There are many factors to consider when choosing an OS, security being among one of the most critical. The general consensus among experts is that Linux is the most secure OS by design - an impressive feat that can be attributed to a variety of characteristics including its transparent open-source code, strict user privilege model, diversity, built-in kernel security defenses and the security of the applications that run on it.
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Most of us are familiar with Microsoft Windows or macOS - these OSes dominate the personal computing space. But the OS that is taking over the world isn’t owned by Microsoft, Apple, or any tech company for that matter.
Predator-OS is a free and open-source secure Linux distro that is ideal for penetration testing, ethical hacking and digital forensics, but is also a great option for any user looking to improve his or her privacy and anonymity online with a security-centric, hardened OS.
Tails, or "The Amnesic Incognito Live System", has released the latest version of its privacy-focused secure Linux distro, Tails 4.21, with various changes, bug fixes and improvements including:
Regardless of the Linux distribution you’re using, staying on top of the latest security advisories is essential in maintaining an updated, secure Linux system.
Black Hat USA 2021 and DEF CON 29 have come to an end, and this year’s events did not disappoint, generating plenty of cybersecurity news, highlighting key industry trends and introducing some exciting new products. LinuxSecurity has been following both conferences, speaking with expert trainers and presenters and keeping our followers up-to-date on Twitter. Here are the highlights, key takeaways and notable trends we identified as Black Hat USA 2021 and DEF CON 29 unfolded that you should be aware of.
On July 8, 2021, the CrowdSec team released CrowdSec v1.1.x - the latest version of their free and open-source cybersecurity solution designed to protect Linux servers, services, containers, or virtual machines exposed on the Internet with a server-side agent - with new packages and repositories, as well as improvements to to the CrowdSec agent itself. LinuxSecurity spoke with the CrowdSec team to provide readers with insight into what they can expect from this exciting release, and how they can get started with CrowdSec v1.1.x.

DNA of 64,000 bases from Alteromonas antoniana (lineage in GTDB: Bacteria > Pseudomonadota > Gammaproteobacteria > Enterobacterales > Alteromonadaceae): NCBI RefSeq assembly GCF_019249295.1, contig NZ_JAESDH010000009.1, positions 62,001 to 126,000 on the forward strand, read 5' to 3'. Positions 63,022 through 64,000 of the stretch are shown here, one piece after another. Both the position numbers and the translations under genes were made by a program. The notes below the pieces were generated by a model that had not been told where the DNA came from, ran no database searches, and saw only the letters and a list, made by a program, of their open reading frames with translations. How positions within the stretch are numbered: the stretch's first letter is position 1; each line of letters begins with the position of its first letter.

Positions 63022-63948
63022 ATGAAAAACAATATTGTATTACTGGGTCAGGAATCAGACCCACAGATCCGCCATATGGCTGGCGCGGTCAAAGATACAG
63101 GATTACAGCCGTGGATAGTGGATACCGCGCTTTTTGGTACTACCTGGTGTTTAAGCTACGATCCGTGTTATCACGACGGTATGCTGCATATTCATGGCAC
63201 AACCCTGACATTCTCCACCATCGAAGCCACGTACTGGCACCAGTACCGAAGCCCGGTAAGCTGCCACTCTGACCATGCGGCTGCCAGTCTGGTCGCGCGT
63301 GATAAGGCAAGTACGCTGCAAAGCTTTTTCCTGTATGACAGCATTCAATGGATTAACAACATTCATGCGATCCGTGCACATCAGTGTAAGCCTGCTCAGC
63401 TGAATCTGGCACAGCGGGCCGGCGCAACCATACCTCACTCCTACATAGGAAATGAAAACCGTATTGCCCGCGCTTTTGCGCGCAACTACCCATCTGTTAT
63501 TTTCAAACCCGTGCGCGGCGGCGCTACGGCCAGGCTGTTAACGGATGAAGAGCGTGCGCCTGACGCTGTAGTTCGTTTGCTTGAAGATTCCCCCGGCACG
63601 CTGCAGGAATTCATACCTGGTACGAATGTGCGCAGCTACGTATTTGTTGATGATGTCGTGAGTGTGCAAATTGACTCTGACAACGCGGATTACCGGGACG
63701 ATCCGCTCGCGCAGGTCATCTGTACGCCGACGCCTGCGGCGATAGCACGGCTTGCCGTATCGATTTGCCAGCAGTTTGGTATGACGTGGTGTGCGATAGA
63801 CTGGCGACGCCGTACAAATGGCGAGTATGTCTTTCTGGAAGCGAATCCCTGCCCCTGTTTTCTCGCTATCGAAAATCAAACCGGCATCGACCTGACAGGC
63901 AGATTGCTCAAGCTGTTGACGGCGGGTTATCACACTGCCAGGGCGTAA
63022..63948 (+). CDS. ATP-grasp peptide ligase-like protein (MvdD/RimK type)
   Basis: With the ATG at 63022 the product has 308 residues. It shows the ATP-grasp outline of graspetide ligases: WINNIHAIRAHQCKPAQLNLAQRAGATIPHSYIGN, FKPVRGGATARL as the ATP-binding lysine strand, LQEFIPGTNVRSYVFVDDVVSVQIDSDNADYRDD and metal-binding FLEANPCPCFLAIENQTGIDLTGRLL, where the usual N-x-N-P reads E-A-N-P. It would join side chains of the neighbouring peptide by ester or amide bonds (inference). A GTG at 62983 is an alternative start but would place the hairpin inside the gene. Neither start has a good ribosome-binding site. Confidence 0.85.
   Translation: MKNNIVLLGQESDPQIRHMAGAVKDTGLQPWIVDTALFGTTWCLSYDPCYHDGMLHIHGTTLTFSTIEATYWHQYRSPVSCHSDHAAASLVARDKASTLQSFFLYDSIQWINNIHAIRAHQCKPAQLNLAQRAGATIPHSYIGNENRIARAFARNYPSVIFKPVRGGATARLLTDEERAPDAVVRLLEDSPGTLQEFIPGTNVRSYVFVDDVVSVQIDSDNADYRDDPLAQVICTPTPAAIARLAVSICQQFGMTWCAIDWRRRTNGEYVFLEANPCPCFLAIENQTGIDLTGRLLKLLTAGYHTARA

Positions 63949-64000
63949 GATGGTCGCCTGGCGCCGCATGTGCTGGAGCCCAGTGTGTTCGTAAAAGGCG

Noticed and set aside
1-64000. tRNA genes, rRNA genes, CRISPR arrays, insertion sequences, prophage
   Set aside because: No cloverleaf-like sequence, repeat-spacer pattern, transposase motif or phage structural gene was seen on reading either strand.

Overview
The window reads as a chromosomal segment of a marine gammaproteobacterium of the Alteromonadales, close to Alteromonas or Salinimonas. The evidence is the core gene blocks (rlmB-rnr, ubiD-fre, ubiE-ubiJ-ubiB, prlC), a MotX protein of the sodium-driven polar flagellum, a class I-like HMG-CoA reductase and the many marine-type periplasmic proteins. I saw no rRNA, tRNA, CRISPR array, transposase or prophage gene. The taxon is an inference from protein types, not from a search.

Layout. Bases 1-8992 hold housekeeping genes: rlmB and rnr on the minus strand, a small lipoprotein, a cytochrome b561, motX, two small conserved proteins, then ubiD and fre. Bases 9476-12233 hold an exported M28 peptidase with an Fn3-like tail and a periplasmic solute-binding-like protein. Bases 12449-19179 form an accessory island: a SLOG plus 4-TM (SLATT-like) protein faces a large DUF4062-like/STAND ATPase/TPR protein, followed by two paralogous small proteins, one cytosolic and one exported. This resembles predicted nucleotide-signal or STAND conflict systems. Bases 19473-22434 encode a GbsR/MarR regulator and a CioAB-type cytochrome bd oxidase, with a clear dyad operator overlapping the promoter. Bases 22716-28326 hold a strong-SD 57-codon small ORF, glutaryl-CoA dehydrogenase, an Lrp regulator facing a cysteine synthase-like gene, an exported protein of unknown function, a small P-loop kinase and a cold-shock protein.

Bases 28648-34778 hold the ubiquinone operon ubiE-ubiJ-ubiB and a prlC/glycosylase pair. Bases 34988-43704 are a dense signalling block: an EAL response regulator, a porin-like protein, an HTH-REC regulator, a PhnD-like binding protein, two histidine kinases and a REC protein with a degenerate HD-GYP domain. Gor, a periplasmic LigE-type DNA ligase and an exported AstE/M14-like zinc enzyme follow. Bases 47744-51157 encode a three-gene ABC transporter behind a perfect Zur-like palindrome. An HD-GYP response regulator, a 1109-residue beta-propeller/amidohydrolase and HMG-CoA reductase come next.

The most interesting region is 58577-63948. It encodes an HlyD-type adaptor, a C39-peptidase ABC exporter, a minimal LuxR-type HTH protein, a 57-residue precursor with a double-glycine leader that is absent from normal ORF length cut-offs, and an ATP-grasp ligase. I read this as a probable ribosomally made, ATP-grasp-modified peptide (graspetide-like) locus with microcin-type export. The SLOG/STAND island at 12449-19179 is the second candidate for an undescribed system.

Technology is an integral part of our everyday lives. Widespread reliance on devices that connect us to the Internet and cloud platforms that facilitate digital communications has markedly increased since the beginning of this pandemic. As technology companies are scrambling to meet businesses’ and consumers’ evolving needs, one trend has become clearly apparent - open-source is at the forefront of modern technological innovation, revolutionizing careers available in the field of cybersecurity in the process.
To say that it’s an exciting time in the cybersecurity community is an understatement! Two of the most prestigious cybersecurity conferences - Black Hat USA 2021 and DEF CON - are rapidly approaching, featuring an impressive list of trainings and presentations.
It is no secret that email is the preferred method of communication for businesses - a trend that has only been magnified with the increase in remote workers brought on by the pandemic. That being said, email is effectively a plaintext communication sent from email clients to receiving email servers or from one server to another, leaving the content of messages in transit vulnerable to compromise without additional protection via encryption technology such as the Transport Layer Security (TLS) standard.
The Linux vulnerability landscape is becoming increasingly complex, in part due to a seemingly never-ending number of new vulnerabilities that are constantly surfacing.
Whether you are a DevSecOps engineer responsible for managing your organization’s application infrastructure or you have your own personal Linux server that you use at home, the importance of keeping your systems safe and secure against malicious attacks by bad actors cannot be over emphasized.
Many of the kernel bugs present in the Linux system are potential security flaws. Hackers use the vulnerabilities inherent in the Linux kernel to gain privilege escalation or to create denial-of-service attack vectors.
Open Source is currently being recognized by more organizations than ever before for its ability to give rise to flexible, cost-effective and exceptionally secure software and technologies. Over 75% of organizations worldwide are now contributing to and consuming open-source software and products.